California shippers had been expected to be busy in June, so while a figure of 177.1 million lbs may not come as a complete surprise, it certainly does not disappoint. This sets a new record for June and clears last year’s record hurdle of 174.0 million lbs. Remarkable domestic shipments (65.2 million versus 53.4 million) were the main driver. Most other destinations were slightly off last June numbers. Western Europe dropped 3.4 million to 51.8 million lbs. Middle East shipment declined by 0.4 million to 10.5 million lbs. Chinese shipments shrank 4.8 million lbs to 8.6 million. Inshell shipments, as anticipated, were down versus last June (13.7 million versus 17.2 million). India, however, managed to attract the bulk (9.7 million lbs) of the dwindling inshell supply and actually increased June shipments by 1.5 million lbs versus a year ago.
With only one month left in the shipping season, season-to-date shipments at 1,946.8 million lbs are now 16.4% ahead of season’s pace. July shipments are also expected to be strong and the carry-out into the 2017 season will likely be around 400 million lbs, slightly down from the carry-in of 412 million lbs a year ago.
Commitments for current (2016) crop are reported at 294.3 million lbs, up 30.4 million lbs compared to the end June commitments a year ago. However, the 89.8 million lb drop in commitments from the end of May suggest muted new sales of 87.2 million in June. New crop commitments are reported at 287.0 million lbs, increasing by 77.7 million lbs of new sales in the past month. While comparable figures are not available for new crop sales a year ago, our sense is that this is a relatively low level of new crop commitments for this time of year.
On the supply side, 2016 crop receipts were about unchanged at 2,135.4 million lbs. Last week the NASS Objective forecast put the 2017 crop at 2,250 million lbs. Market anticipation had been a little higher than this number.
Prices over the past month have been little changed. Prior to the Objective forecast both new and current crop Standard 5% traded in a tight range around $2.20 per lb, while sized Californias traded between $2.25 and $2.35 per lb. Nonpareil pricing continued at a strong premium with NPX 23/25 seen close to $3.15 per lb. Scarce current crop inshell was offered between $2.45 and $2.50 per lb, while new crop ideas were closer to $2.20 per lb. Prices for blanched sliced and slivered clustered around $2.95 per lb, while BWB was seen between $2.60 and $2.70 depending on quality expectations.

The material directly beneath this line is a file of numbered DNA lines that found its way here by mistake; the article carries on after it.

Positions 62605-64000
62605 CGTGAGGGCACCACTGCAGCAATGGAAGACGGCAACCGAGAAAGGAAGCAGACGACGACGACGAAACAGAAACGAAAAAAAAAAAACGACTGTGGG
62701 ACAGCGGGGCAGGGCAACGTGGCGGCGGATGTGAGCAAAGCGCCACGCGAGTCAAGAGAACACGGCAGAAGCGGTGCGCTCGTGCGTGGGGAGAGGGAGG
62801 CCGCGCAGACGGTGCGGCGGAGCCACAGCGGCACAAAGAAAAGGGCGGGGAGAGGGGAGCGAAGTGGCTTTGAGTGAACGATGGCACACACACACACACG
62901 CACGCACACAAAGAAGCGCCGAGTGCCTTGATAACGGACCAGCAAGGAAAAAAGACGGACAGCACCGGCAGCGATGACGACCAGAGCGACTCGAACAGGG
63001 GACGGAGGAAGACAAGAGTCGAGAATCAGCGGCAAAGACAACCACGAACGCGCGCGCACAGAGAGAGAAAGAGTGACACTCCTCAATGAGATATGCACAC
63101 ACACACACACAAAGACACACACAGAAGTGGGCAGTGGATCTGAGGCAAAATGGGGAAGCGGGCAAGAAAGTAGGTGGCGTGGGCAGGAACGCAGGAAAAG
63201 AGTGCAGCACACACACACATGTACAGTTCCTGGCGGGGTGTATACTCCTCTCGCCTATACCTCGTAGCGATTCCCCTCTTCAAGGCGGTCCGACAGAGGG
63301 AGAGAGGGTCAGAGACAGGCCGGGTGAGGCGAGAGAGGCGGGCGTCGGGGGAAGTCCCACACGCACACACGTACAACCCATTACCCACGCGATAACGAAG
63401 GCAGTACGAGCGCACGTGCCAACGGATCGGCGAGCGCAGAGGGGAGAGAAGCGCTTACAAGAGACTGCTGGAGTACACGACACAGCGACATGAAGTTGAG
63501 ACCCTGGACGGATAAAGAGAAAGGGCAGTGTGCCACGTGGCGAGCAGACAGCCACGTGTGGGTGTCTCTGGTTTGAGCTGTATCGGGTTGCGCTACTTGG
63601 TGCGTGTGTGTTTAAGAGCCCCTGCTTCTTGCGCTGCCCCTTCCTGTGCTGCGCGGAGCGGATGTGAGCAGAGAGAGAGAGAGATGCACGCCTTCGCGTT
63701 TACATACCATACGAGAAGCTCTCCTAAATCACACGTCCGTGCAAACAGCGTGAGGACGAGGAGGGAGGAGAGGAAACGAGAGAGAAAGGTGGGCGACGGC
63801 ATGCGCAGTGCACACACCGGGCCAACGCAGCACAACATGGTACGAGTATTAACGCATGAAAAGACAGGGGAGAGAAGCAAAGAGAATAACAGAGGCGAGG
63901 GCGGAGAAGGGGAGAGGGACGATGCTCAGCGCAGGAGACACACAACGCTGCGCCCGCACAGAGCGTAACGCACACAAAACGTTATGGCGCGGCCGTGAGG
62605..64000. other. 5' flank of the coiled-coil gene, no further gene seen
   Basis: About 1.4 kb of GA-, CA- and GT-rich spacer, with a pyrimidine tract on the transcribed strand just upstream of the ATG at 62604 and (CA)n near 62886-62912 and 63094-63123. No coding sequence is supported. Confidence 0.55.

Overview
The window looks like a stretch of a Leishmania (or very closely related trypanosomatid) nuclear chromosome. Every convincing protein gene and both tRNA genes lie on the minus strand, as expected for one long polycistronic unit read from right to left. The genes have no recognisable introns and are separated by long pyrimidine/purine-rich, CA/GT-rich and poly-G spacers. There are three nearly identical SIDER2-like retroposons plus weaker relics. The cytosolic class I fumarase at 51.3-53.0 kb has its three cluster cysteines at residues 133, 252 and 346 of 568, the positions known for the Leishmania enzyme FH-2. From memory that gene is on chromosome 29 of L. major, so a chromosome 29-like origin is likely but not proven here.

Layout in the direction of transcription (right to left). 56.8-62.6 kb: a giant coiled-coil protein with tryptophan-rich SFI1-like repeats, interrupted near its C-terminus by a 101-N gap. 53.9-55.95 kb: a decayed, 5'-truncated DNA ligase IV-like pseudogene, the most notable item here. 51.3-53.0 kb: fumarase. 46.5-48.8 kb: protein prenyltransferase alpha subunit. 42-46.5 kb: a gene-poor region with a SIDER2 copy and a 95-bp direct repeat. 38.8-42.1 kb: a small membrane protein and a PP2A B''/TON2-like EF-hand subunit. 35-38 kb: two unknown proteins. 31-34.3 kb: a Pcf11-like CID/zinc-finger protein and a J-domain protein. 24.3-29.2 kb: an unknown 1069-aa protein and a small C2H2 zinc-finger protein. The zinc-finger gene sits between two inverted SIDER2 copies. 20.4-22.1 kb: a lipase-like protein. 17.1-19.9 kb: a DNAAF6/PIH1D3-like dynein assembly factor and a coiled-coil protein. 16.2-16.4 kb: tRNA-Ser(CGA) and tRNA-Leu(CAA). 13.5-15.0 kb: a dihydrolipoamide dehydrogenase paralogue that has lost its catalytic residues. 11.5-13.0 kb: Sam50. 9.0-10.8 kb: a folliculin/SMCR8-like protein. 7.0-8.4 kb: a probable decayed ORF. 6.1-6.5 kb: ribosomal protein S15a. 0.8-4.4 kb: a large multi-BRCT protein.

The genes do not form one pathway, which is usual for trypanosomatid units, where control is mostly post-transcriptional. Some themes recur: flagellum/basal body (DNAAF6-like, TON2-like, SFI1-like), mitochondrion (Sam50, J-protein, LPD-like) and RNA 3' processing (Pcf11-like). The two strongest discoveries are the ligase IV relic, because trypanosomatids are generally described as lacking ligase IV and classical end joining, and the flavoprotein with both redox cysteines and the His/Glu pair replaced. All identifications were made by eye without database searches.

The Objective forecast was met with the usual buyer reactions ranging from wary disbelief, to concern that a bumper crop might not be in the making. Indeed we have seen the actual crop result about 90 million lbs higher than the Objective forecast over the past two years. Nevertheless there is a general consensus that this is the best guide we have for now and we have seen prices for most grades and sizes increase by about 3 to 5 cents after the report along with a notable increase in new crop inquiries.
We anticipate that new crop interest will continue grow over the next weeks. With the Objective behind us there is not much on the foreseeable horizon that might give buyers cause for further delay. Shipments for July will likely be strong. August shipments may struggle versus last year, but only because the 2017 crop is going to be about 2 weeks later than last year. Our orchards, in the usually earlier south end of the valley, are looking to start delivering in earnest to the huller in the 3rd week of August. August new crop shipments will likely be light, but demand is going to be high as India and Chinese channels are relatively empty and waiting.
Momentum in demand and shipments is likely not going to slow at these prices. If indeed the crop is only 2250 million lbs there is only room to grow shipments by 5% or so. We are currently at 16.4% growth versus a year ago. Mature markets are showing respectable growth (USA up 14%, Western Europe up 9%). Developing market are primed to grow by double digits as almonds remain the value tree nut in the mix. Over the next couple months we anticipate a firm pricing environment as we transition into the 2017 season. A reliable picture of early 2017 harvest yields will likely not come into focus until September. Until then, it looks more plausible that sellers will control the narrative.
Treehouse California Almonds, LLC.